Bryson, Valerie and Deery, Ruth (2008) Public policy, power and time: a case study of community-based midwives in the NHS. In: University of Huddersfield Research Festival 2008, 25 Feb-13 March 2008, Huddersfield. (Unpublished)

This paper tests some theoretical claims about the gendered experience of time against a case-study of community based midwives in the NHS. Its starting-point is four linked claims: that, because they play different social roles, women and men generally relate to time in different ways; that in contemporary society ‘men’s time’ (linear, quantitative, commodified, abstract, clock time) is generally prioritised over ‘women’s time’ (cyclical, qualitative, relational, natural, process, task-oriented time); that recent market-driven public sector reforms have increased the marginalisation of ‘women’s time’; and that this is having detrimental social effects.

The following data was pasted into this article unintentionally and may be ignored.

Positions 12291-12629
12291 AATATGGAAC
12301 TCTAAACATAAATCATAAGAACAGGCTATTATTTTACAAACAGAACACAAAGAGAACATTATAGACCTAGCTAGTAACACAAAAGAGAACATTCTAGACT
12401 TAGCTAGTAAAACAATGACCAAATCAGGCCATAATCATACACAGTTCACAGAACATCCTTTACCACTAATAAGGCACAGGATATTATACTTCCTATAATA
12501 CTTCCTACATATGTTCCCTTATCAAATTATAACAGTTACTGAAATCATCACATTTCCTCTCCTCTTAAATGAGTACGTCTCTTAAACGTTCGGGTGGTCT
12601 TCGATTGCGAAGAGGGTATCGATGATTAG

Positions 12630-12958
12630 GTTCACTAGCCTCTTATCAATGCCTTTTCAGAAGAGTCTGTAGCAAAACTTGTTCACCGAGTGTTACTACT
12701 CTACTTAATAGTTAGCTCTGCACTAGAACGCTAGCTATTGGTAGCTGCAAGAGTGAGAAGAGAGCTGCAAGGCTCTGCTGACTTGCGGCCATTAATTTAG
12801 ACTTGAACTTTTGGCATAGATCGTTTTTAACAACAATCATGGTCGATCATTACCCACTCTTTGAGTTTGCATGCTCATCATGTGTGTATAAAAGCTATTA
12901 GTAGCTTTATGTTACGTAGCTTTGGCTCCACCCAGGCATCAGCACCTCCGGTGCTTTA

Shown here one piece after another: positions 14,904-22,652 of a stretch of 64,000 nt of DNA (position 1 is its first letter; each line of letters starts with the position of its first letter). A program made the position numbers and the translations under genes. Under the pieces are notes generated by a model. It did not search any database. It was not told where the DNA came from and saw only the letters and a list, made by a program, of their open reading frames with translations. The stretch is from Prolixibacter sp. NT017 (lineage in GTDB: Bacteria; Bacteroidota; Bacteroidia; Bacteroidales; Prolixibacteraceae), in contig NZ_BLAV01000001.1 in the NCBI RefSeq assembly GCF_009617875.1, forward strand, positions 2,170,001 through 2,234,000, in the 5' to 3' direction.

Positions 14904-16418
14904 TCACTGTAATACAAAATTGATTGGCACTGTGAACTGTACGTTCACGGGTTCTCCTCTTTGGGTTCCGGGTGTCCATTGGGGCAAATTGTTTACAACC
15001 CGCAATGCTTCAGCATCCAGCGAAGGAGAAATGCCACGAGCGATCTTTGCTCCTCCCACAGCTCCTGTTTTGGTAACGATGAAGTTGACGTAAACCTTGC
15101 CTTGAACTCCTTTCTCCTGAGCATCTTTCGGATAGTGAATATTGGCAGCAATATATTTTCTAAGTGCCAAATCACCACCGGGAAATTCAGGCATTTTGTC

These claims lead to two key expectations: that midwives experience a particularly clear clash between hegemonic ‘men’s time’ and the time needs of women, and that the ‘time is money’ rationality of recent public sector reforms has increased temporal pressures on them. The case study confirms the first expectation. However, it finds that recent policy developments are having mixed effects, with some women-friendly changes at the level of rhetoric countered by the detrimental effects of recent NHS reforms that consolidate the inappropriate hegemony of clock time.

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